# How do I integrate this: 1 to 2∫ √(25+100t^2)?

1. Sep 29, 2011

### winkzy

I'm trying to find the arc length and I'm able to get this far. But it's been a long time since I've done calculus so I forgot.

1 to 2∫ √(25+100t^2)

I tried to do u = 25+100t^2, du = 200t dt, dt = 1/200 du, but it doesn't look right.

2. Sep 29, 2011

### mathman

dt=du/(200t), where t = √[(u-25)/100]

3. Sep 29, 2011

### HallsofIvy

Staff Emeritus
That's a pretty standard trig substitution: $sin^2(\theta)+ cos^2(\theta)= 1$. Divide through by $cos^2(\theta)$, $tan^2(\theta)+ 1= cos^2(\theta)$.

Therefore, let $5tan(\theta)= (1/10)t$ so that $tan^2(\theta)= (25/100)t^2$, $100t^2+ 25= 25tan^2(\theta)+ 25= 25(tan^2(\theta)+ 1)= 25cos^2(\theta)$ and so $\sqrt{100t^2+ 25}= 5cos(theta)$.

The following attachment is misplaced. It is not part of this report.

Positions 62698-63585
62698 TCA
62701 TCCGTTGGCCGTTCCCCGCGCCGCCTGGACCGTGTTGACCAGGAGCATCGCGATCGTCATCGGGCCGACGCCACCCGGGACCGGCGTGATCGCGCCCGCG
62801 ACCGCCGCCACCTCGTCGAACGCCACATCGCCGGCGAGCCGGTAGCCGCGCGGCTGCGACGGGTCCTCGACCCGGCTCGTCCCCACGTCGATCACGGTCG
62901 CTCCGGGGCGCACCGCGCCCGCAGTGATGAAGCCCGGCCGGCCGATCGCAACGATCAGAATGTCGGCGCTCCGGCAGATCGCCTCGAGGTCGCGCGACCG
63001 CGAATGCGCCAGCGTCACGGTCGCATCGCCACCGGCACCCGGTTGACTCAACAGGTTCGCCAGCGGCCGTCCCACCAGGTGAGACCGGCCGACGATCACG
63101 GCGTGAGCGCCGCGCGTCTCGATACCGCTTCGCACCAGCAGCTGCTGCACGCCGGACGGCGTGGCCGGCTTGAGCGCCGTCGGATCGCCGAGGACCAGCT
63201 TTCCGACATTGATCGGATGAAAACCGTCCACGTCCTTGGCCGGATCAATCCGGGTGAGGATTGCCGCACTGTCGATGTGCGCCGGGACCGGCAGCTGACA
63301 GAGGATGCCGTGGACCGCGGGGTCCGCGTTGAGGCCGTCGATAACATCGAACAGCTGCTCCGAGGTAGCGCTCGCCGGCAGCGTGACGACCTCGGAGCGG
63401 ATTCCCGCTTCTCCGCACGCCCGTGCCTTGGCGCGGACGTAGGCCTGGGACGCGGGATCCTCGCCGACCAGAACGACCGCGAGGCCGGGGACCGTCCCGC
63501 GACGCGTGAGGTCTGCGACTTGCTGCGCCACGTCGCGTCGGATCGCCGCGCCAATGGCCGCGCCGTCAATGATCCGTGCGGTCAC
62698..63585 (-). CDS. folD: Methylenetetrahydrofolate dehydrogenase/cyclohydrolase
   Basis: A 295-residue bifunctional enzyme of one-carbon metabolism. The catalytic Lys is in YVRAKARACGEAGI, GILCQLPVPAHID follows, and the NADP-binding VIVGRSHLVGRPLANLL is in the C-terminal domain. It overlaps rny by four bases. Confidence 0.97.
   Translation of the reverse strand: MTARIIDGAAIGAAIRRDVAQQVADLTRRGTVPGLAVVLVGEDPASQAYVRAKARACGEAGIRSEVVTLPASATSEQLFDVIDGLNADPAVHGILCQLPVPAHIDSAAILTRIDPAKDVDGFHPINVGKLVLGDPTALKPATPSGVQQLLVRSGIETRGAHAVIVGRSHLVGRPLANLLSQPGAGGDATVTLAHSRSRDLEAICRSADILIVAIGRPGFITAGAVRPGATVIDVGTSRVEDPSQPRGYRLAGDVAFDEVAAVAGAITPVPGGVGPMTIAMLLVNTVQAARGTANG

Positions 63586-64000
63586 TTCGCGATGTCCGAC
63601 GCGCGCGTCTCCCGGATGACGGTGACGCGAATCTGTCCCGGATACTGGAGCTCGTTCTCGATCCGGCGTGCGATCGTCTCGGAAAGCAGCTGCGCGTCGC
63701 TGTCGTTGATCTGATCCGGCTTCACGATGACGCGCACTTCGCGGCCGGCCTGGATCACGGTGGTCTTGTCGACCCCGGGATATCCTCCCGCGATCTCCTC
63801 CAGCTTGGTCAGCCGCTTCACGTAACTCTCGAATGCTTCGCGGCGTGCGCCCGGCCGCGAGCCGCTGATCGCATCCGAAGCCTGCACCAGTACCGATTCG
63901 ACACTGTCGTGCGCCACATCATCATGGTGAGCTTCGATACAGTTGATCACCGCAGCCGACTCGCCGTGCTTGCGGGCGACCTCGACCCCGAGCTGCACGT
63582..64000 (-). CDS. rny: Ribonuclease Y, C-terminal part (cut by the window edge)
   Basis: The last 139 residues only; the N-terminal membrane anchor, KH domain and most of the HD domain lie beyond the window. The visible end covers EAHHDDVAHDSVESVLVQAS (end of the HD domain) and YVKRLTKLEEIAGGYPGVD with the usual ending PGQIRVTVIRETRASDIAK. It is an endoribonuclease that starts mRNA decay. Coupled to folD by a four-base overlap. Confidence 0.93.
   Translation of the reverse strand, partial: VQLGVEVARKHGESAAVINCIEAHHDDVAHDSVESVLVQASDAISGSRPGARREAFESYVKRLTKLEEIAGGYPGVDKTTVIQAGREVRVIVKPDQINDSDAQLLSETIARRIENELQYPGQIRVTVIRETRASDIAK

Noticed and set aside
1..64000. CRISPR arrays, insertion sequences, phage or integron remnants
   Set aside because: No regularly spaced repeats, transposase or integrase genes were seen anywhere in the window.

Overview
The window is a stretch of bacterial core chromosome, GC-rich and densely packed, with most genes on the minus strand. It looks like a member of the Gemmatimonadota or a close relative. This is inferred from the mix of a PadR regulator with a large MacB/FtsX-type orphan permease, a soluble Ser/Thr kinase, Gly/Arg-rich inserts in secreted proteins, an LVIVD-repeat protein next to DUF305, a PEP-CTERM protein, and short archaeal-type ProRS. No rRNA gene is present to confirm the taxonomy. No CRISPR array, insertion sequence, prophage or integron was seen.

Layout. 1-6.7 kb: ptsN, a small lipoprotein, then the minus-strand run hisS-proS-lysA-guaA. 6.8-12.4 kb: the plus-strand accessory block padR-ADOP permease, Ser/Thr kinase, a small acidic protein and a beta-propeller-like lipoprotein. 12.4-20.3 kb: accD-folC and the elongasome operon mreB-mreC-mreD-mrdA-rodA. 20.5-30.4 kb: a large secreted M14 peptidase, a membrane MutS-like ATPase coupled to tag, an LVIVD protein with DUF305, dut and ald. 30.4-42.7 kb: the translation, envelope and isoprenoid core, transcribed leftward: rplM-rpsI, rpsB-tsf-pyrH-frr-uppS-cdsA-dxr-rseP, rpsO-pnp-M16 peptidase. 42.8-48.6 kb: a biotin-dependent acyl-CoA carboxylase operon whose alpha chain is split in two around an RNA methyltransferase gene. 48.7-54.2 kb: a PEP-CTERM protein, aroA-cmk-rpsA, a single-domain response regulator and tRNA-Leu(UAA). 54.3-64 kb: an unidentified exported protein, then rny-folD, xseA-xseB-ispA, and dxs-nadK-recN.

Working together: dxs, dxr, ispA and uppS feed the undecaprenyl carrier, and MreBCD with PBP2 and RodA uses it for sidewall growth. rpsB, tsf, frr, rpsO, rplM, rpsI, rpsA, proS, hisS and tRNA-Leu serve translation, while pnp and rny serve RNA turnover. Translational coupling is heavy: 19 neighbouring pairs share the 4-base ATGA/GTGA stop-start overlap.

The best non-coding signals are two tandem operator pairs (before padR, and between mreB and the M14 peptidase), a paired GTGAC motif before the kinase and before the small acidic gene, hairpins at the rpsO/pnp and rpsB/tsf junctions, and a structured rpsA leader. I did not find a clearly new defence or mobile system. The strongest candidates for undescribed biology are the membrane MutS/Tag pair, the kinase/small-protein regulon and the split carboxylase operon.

Of course, $d(tan(\theta))= sec^2(\theta)d\theta$ so that $(1/10)dt= 5sec^2(\theta)d\theta$.

4. Sep 29, 2011

### Char. Limit

I'm pretty sure that tan^2(x)+1 is not cos^2(x). I believe Halls of Ivy meant sec^2(x).

5. Sep 29, 2011

### sachav

Also, if you define $5\tan \theta = \frac{1}{10}t$, then $\tan^2 \theta = \frac{1}{2500}t^2$